This is why strategy is key in EA’s Wild Hearts. Technique is key. The right weapon and armour are vitally important. You don’t need to choose between which Karakuri to take into battle, as you can build as much as you like, provided you have a sufficient thread to craft it or gather a few extra to add to the battle. What is interesting about the Karakuri is that you can build them around the attack area and even the entire map. Unless the Kemono destroys them, they’ll be available throughout the game. So, you can plan a battle area and plan out where to run and take shelter or perform the next wave of attack.
The battles often times take place in two or three areas. Once you’ve angered a beast enough, it’ll start to change appearance. This means that it becomes more violent. It will then either attack you with more vigour or, if you’ve injured it enough, will run away to another part of the map to commence with the follow-up battle. Towards the end, in full rage mode, its damage is more severe, and you’ll have to be even more on your guard, avoiding direct attacks. Minimising damage is key to victory, while aiming for its weak spots to gain additional damage will definitely assist you in defeating it much quicker.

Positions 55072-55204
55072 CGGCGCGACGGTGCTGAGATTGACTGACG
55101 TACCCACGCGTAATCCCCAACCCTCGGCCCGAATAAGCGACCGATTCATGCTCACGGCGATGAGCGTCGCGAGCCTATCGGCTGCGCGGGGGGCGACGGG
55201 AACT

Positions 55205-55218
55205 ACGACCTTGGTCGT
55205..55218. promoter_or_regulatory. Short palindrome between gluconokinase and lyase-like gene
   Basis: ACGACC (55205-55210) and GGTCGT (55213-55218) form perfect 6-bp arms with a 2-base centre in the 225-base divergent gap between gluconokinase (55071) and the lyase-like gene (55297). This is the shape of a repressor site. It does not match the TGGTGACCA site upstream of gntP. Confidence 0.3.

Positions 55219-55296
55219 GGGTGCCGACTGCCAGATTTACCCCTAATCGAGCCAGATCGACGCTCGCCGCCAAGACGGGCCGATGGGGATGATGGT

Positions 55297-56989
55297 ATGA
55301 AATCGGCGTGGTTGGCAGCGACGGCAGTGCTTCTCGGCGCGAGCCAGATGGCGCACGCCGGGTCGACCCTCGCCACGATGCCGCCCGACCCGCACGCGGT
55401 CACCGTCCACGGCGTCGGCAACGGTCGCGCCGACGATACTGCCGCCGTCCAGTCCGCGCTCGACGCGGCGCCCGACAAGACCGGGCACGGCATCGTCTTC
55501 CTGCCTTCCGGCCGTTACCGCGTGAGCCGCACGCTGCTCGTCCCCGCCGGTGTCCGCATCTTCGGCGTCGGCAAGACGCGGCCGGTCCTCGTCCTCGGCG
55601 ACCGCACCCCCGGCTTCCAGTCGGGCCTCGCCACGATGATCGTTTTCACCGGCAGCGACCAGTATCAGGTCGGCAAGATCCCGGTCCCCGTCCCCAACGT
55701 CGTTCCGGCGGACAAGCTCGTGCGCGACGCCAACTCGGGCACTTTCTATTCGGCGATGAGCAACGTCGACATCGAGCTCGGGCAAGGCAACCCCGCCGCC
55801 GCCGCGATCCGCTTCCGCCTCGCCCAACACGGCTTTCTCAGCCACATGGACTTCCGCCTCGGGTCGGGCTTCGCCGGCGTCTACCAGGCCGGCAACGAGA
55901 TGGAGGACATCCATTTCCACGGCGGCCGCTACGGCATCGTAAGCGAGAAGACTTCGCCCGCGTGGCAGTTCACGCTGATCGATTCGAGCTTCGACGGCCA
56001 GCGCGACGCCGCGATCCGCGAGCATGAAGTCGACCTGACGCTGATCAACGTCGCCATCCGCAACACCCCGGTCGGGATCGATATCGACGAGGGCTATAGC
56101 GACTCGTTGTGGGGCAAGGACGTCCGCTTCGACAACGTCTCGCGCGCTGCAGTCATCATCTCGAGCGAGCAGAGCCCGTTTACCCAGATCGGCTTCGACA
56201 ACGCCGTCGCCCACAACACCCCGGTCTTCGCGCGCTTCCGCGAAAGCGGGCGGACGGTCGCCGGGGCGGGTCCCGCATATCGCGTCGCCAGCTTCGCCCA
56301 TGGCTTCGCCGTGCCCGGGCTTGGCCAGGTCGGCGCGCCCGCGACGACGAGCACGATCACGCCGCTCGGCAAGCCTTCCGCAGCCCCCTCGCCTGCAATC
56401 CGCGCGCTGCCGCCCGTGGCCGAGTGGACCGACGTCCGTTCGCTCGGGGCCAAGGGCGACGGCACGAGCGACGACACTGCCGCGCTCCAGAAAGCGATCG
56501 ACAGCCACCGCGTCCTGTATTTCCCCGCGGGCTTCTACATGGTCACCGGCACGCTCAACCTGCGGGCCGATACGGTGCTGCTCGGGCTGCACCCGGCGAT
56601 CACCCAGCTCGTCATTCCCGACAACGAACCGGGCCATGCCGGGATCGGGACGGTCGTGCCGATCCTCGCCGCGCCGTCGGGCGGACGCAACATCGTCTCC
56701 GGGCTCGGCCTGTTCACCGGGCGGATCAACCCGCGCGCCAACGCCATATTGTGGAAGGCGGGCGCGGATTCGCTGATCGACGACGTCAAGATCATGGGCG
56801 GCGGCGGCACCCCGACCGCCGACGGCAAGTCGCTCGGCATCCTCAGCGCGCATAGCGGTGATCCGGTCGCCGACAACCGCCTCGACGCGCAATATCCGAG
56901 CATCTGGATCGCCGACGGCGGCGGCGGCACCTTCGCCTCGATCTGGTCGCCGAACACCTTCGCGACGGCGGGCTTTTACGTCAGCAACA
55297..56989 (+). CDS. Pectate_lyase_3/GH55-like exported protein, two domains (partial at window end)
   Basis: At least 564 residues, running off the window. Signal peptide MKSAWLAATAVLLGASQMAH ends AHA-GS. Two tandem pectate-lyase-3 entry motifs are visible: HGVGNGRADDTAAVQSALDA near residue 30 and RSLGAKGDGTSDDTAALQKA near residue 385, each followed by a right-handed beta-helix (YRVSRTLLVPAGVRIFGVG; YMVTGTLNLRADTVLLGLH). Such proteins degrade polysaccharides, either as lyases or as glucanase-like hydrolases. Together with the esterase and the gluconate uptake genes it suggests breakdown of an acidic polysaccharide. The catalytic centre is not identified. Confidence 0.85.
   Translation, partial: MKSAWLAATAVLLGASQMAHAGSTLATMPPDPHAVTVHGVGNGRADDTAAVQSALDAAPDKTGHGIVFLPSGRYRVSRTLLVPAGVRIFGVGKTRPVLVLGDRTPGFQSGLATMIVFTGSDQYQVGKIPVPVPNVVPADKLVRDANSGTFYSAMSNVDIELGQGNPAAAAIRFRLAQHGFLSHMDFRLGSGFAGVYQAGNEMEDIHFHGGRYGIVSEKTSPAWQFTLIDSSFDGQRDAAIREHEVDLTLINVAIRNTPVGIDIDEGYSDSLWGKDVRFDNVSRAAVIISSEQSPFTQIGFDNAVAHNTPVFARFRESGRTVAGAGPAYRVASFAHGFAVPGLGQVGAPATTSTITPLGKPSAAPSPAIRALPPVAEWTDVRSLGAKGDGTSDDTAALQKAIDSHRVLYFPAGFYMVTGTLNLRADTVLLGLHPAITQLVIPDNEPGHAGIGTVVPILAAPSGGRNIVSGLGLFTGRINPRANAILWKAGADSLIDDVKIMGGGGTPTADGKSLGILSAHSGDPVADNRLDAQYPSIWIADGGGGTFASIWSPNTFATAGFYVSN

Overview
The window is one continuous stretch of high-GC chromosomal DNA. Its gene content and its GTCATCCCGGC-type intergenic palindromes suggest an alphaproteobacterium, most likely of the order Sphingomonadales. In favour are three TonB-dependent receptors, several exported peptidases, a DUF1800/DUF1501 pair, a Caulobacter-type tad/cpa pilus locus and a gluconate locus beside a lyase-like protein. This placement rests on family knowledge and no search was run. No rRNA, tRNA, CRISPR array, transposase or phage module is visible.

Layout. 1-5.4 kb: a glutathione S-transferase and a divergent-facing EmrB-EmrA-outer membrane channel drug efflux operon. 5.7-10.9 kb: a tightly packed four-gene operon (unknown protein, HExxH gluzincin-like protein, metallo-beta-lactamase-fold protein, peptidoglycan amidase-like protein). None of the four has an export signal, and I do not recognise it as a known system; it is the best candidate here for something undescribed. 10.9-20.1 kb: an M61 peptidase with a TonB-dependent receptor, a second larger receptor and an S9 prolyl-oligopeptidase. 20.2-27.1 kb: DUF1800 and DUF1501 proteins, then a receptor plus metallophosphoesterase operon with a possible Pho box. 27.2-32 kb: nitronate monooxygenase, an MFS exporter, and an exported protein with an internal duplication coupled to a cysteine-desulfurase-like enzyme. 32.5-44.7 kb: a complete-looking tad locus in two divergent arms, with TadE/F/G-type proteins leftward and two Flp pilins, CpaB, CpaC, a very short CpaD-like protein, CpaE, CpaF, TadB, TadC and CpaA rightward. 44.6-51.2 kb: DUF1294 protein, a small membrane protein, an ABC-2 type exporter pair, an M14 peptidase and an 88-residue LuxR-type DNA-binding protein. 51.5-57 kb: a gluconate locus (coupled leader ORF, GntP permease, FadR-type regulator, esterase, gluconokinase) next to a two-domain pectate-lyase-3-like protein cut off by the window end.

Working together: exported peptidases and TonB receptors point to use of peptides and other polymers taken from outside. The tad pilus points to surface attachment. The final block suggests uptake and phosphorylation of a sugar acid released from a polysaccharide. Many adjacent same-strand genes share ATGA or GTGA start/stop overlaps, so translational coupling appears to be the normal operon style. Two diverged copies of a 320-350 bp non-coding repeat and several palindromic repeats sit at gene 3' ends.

Beyond the beast battles in Wild Hearts, there is also a broader world to explore and somewhat of a basic storyline. The latter is fairly straightforward. You’re an unnamed hero in feudal Japan, traversing the world of Azuma. There are four main islands to explore, three of which have Kemono residing among the great landscapes. The fourth of these is the island of Minato. Very early on in the game, you meet a brother and sister who were attacked in the forest. You set out to help them, which, in turn, leads you to their hometown.
Here, on the island, you get to stack some resources, pick up a few side quests, explore the area, and, most importantly, upgrade your equipment. Upgrading your armour and weapons is crucial in the game, especially as you progress. Other than this, some of the other upgrades provided are only aesthetic. Items like ornaments for your clothing add little more than appearance changes.